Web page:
In the past, parents often used tax-favored Section 529 plans to build up funds for the college education of their children.
With more than 2 million Individual Taxpayer Identification Numbers (ITINs) set to expire at the end of 2018, the Internal Revenue Service today urged affected taxpayers to submit their renewal applications soon to beat the rush and avoid refund delays next year. In the third year of the renewal program, the IRS has increased staffing to handle the anticipated influx of W-7 applications for renewal. This third wave of expiring ITINs is expected to affect as many as 2.7 million taxpayers. To help taxpayers, the renewal process for 2019 is beginning earlier than last year. “Even though the April tax deadline has passed, the IRS encourages people affected by these ITIN changes to take steps as soon as possible to prepare for next year’s tax returns,” said Acting IRS Commissioner David Kautter. “Acting now to renew ITIN numbers will help taxpayers avoid delays that could affect their tax filing and refunds in 2019. The IRS appreciates the help from partner groups across the nation sharing this information with those with expiring ITIN numbers.” Under the Protecting Americans from Tax Hikes (PATH) Act, ITINs that have not been used on a federal tax return at least once in the last three … Read More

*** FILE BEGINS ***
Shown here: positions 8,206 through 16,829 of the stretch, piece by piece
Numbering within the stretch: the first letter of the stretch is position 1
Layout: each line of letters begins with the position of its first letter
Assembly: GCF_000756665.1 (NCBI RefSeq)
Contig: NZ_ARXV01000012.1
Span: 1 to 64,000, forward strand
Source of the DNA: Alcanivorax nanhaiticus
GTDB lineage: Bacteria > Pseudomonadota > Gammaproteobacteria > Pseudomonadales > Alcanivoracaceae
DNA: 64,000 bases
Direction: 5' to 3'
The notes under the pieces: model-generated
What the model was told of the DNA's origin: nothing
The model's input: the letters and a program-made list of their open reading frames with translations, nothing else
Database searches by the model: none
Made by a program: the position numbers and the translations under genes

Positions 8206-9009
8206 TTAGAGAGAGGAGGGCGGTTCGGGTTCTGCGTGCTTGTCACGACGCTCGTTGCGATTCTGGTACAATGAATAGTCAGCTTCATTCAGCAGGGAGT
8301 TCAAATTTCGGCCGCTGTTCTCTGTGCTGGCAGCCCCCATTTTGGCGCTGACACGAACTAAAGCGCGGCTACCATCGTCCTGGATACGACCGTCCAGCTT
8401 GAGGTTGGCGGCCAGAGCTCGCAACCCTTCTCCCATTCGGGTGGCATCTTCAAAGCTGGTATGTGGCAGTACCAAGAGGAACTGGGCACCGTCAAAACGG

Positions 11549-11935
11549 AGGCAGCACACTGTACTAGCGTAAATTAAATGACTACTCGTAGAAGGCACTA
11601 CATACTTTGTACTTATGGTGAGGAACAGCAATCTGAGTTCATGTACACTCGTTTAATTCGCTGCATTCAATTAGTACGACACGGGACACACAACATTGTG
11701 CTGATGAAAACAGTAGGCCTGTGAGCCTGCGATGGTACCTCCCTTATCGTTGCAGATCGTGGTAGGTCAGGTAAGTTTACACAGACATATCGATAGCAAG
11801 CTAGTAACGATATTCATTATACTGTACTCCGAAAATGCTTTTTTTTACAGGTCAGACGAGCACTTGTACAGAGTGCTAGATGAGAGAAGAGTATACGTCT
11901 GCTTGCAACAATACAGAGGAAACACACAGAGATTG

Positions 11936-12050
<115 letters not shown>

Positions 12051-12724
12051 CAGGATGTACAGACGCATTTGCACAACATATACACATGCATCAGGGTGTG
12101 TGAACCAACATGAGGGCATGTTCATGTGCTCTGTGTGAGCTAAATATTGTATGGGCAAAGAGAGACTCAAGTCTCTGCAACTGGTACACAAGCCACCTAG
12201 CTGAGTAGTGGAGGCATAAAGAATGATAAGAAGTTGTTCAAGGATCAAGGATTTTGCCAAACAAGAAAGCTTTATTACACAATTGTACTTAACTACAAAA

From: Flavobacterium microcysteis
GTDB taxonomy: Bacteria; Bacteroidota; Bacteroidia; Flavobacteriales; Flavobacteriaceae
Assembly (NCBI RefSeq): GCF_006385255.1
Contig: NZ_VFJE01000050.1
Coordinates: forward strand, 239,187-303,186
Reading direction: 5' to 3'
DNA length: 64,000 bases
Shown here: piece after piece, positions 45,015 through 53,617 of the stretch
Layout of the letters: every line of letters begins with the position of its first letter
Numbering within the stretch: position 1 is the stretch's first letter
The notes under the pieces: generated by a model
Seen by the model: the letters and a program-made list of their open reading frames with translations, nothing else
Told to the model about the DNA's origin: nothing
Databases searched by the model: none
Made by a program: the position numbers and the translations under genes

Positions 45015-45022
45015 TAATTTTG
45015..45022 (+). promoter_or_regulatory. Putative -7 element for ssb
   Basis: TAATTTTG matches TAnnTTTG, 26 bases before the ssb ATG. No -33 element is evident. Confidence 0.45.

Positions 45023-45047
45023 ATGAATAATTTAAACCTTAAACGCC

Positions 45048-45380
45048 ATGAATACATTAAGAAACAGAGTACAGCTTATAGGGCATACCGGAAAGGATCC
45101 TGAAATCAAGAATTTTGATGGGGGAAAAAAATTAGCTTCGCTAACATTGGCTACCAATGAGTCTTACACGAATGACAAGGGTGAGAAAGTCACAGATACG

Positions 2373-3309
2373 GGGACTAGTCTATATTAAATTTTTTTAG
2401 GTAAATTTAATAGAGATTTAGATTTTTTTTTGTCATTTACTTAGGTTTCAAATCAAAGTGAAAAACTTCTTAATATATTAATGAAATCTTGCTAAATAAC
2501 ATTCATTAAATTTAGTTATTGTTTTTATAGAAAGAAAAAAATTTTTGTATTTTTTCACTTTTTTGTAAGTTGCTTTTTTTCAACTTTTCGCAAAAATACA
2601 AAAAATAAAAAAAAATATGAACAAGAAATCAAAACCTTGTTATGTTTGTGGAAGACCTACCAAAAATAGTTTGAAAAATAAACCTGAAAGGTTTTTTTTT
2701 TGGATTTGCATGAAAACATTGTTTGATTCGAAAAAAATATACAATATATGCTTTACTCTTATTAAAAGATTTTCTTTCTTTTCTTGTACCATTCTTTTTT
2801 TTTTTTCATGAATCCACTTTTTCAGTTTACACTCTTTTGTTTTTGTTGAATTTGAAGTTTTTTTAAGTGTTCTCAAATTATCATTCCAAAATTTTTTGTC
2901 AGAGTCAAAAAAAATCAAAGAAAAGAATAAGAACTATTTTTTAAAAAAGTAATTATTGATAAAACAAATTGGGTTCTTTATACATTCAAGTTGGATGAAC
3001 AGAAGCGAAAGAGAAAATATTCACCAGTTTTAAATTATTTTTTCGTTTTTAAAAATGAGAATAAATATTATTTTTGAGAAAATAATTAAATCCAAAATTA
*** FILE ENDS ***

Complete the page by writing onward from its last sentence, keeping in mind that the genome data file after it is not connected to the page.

Friday, June 15, 2018 is the deadline for filing 2017 returns for U.S. citizens and resident aliens whose tax home and abode are outside the U.S. and Puerto Rico, certain military personnel, and partnerships and corporations with certain foreign connections. More specifically, an extension of time for filing income tax returns and for paying any tax shown on the return is automatically granted up to the 15th day of the sixth month following the close of the tax year to: Partnerships which keep their records and books of account outside the U.S. and Puerto Rico and are otherwise required to file returns on the 15th day of the third month following the close of the tax year; (Reg § 1.6081-5T(a)(1)) Domestic corporations which transact their business and keep their records and books of account outside the U.S. or Puerto Rico; (Reg § 1.6081-5(a)(2)) Foreign corporations which maintain an office or place of business in the U.S.; (Reg § 1.6081-5(a)(3)) Domestic corporations whose principal income is from sources within U.S. possessions; (Reg § 1.6081-5(a)(4)) U.S. citizens or residents whose tax homes and abodes, in a “real and substantial sense”, are outside the U.S. and Puerto Rico; (Reg § 1.6081-5(a)(5)) and U.S. citizens … Read More